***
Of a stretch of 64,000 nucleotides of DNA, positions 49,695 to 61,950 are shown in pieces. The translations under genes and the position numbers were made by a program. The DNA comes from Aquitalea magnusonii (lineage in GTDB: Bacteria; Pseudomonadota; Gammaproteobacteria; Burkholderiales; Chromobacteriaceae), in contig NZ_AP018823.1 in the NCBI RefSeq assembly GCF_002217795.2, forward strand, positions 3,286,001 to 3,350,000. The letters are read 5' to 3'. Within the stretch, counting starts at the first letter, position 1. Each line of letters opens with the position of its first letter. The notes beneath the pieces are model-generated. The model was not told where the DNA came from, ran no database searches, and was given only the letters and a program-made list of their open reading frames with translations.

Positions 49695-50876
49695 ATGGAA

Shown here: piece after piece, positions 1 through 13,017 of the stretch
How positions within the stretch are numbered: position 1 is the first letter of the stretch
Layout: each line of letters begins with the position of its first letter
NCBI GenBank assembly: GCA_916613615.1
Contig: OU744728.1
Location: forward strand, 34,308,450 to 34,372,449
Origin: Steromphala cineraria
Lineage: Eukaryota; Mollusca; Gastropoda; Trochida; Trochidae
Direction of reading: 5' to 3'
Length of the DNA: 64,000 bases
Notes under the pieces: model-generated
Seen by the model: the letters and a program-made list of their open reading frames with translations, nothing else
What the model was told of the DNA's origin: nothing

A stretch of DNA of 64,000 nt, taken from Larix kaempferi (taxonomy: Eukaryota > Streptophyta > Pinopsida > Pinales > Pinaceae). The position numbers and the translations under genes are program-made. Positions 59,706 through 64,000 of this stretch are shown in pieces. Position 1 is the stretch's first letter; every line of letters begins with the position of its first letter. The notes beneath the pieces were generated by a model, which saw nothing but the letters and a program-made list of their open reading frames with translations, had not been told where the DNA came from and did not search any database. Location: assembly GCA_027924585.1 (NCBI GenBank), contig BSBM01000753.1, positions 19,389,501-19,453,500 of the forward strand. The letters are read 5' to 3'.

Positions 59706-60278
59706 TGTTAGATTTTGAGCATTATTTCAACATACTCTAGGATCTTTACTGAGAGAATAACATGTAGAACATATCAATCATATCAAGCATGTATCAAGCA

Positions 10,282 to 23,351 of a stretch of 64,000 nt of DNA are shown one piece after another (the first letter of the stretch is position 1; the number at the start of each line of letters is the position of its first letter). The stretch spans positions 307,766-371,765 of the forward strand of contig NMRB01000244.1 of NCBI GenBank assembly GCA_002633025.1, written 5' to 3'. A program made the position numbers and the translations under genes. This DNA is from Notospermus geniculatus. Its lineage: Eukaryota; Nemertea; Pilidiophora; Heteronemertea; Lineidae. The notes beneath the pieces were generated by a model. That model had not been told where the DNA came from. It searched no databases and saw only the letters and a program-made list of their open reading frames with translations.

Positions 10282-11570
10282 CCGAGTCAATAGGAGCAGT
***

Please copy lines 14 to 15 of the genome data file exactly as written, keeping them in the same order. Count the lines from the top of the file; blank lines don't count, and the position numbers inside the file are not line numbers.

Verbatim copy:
Notes under the pieces: model-generated
Seen by the model: the letters and a program-made list of their open reading frames with translations, nothing else